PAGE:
Lawyers for Ms Yingluck, who is charged with negligence, said she was ill.

The Supreme Court has issued an arrest warrant for her and has delayed the verdict to 27 September.

She has denied any wrongdoing in the scheme which cost Thailand billions of dollars. If found guilty, she could be jailed for up to 10 years and permanently banned from politics.

On Friday, Ms Yingluck's lawyer requested a delay in the ruling, telling the court that she had vertigo and a severe headache and was unable to attend.

But an official Supreme Court statement said prosecutors opposed the request.

They said they did not believe she was sick as there was no medical certificate and that the claimed sickness was not severe enough that she could not travel to court.

"Such behaviour convincingly shows that she is a flight risk. As a result, the court has issued an arrest warrant and confiscated the posted bail money," the statement said.

Ms Yingluck posted $900,000 (£703,000) in bail at the start of the trial.

The immigration police chief told Reuters that he believed Ms Yingluck was still in Thailand as he had no information showing she had left.

However, when asked by the BBC whether she was still in the country, Ms Yingluck's lawyer Norrawit Larlaeng said: "I don't know. I don't know."

Ms Yingluck's brother, controversial former prime minister Thaksin Shinawatra, lives in exile after fleeing the country in 2008 to evade a jail term for corruption.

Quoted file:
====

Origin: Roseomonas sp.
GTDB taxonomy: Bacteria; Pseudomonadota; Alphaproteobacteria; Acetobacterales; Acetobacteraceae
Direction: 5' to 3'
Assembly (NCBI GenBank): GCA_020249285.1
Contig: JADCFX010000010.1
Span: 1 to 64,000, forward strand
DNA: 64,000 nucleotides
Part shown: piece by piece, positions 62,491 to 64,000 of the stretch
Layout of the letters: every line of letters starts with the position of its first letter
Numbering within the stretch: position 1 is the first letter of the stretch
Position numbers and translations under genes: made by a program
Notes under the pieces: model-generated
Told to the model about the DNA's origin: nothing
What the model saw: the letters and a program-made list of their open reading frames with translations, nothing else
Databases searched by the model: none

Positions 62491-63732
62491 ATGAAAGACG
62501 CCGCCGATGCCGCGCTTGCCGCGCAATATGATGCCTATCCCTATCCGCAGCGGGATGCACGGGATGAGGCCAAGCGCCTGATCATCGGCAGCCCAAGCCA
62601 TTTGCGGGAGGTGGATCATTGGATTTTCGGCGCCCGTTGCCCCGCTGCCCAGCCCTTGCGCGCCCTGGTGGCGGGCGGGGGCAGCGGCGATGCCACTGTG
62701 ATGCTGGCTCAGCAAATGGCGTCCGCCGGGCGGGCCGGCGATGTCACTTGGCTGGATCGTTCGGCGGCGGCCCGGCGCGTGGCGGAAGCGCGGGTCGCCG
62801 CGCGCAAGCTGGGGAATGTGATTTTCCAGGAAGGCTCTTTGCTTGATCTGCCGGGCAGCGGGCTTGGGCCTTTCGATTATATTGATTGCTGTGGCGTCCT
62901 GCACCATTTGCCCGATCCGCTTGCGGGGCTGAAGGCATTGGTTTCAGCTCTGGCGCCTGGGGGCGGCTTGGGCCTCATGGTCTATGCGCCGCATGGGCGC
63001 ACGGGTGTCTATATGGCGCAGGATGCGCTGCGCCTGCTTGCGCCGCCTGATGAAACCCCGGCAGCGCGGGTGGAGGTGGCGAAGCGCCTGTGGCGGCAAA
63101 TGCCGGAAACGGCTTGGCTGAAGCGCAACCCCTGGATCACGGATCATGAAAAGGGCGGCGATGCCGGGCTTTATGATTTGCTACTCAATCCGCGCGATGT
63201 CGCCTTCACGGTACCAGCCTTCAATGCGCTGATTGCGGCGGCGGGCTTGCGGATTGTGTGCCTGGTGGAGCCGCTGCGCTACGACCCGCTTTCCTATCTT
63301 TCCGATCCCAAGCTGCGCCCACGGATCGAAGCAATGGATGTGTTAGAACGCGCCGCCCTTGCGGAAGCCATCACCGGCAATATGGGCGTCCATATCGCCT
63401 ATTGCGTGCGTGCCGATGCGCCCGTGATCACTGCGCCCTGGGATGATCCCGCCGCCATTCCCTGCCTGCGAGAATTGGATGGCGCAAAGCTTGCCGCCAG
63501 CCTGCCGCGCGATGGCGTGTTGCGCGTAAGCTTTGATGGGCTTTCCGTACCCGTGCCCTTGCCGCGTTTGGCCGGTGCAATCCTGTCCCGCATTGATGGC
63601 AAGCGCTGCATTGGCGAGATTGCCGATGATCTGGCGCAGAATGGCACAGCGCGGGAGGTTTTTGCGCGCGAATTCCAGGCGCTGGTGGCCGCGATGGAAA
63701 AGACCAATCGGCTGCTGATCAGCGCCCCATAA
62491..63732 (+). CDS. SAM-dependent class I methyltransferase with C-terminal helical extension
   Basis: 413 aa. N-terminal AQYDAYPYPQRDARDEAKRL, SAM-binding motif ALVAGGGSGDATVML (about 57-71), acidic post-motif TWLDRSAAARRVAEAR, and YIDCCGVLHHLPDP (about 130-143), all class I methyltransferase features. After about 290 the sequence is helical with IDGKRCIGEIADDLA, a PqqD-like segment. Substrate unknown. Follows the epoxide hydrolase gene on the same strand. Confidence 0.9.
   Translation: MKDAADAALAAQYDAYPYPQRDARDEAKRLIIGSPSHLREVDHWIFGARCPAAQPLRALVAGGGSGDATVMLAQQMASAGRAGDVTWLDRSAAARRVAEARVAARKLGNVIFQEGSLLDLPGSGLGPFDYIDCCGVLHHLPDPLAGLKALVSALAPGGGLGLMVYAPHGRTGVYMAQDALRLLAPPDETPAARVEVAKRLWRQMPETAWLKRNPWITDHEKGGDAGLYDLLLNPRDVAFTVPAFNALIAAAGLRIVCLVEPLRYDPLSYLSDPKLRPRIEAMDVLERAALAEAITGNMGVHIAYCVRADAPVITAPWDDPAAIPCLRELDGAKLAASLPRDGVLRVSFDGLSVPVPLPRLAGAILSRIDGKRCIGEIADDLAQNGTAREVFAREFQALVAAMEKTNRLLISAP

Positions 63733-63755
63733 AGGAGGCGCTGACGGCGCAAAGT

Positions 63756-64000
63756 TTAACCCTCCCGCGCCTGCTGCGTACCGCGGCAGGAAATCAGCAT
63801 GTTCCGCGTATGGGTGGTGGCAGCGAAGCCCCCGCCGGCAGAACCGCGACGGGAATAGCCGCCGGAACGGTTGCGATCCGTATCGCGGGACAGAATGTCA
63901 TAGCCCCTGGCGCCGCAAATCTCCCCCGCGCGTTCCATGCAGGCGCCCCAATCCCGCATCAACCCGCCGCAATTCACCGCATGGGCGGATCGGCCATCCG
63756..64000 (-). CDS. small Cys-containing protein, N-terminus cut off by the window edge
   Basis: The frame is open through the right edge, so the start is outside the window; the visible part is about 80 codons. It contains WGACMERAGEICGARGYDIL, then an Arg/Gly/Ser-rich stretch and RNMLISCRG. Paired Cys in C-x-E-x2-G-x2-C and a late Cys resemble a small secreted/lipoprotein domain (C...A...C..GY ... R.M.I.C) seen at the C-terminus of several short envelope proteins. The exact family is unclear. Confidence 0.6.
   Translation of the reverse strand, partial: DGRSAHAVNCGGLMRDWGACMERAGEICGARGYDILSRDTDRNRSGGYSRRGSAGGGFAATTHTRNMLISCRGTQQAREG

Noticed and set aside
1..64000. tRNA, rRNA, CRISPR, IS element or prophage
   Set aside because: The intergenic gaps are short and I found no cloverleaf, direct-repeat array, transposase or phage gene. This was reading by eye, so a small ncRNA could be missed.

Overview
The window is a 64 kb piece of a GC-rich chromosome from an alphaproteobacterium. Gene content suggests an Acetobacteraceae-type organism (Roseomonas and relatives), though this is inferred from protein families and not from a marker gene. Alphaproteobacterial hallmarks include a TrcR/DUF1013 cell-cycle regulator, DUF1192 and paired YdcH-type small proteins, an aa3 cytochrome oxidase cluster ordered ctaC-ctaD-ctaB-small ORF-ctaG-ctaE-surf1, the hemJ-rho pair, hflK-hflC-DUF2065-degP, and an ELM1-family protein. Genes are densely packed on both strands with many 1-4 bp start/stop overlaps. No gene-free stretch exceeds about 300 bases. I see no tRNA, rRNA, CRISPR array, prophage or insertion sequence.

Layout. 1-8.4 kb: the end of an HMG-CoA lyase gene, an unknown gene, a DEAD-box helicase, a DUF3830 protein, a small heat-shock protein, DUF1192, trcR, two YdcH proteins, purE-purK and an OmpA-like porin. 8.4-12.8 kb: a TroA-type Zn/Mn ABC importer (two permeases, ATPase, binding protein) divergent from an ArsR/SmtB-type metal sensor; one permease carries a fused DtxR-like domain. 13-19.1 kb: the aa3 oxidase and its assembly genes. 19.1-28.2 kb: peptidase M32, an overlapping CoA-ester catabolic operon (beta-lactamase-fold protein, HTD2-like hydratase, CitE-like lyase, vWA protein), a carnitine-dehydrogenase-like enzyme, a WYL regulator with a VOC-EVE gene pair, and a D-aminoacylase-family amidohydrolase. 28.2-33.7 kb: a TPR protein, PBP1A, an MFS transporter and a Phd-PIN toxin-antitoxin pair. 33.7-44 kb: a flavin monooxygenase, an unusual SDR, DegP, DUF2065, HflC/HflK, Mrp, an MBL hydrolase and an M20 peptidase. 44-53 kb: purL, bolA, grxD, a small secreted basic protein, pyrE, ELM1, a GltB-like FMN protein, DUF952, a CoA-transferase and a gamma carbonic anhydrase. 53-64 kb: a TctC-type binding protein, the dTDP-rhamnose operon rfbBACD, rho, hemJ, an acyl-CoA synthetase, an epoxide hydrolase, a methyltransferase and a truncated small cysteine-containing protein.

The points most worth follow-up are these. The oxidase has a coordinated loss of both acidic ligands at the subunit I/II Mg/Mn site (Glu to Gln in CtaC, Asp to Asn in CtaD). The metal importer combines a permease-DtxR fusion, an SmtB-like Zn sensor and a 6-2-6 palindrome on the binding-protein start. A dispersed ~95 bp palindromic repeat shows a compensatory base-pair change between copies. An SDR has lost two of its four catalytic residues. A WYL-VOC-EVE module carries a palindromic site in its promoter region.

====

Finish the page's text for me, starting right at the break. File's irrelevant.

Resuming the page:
Friday's turn of events took many by surprise, including the hundreds of people who turned up outside the Supreme Court in Bangkok to support Ms Yingluck.

BBC Thai reporter Nanchanok Wongsamut, who was in court, said the announcement prompted shocked reactions in the room, and then a flurry of activity as journalists ran out to report the news.

Ms Yingluck, who became Thailand's first female prime minister in 2011, was impeached in 2015 over the rice scheme by a military-backed legislature, which then brought the legal case.

The scheme, part of Ms Yingluck's election campaign platform, launched shortly after she took office.

It was aimed at boosting farmers' incomes and alleviating rural poverty, and saw the government paying farmers nearly twice the market rate for their crop.

But it hit Thailand's rice exports hard, leading to a loss of at least $8bn and huge stockpiles of rice which the government could not sell.

Though popular with her rural voter base, opponents said the scheme was too expensive and open to corruption.

During her trial, Ms Yingluck had argued she was not responsible for the day-to-day running of the scheme. She has insisted she is a victim of political persecution.

Ms Yingluck's time in office was overshadowed by controversy as well as strong political opposition.

The youngest sister of Mr Thaksin, she was seen by her opponents as a proxy for her brother, who was controversially ousted by the military in 2006.

Both siblings remain popular among the rural poor, but are hated by an urban and middle-class elite.

Their Pheu Thai party has - under various different names - won every election in Thailand since 2001.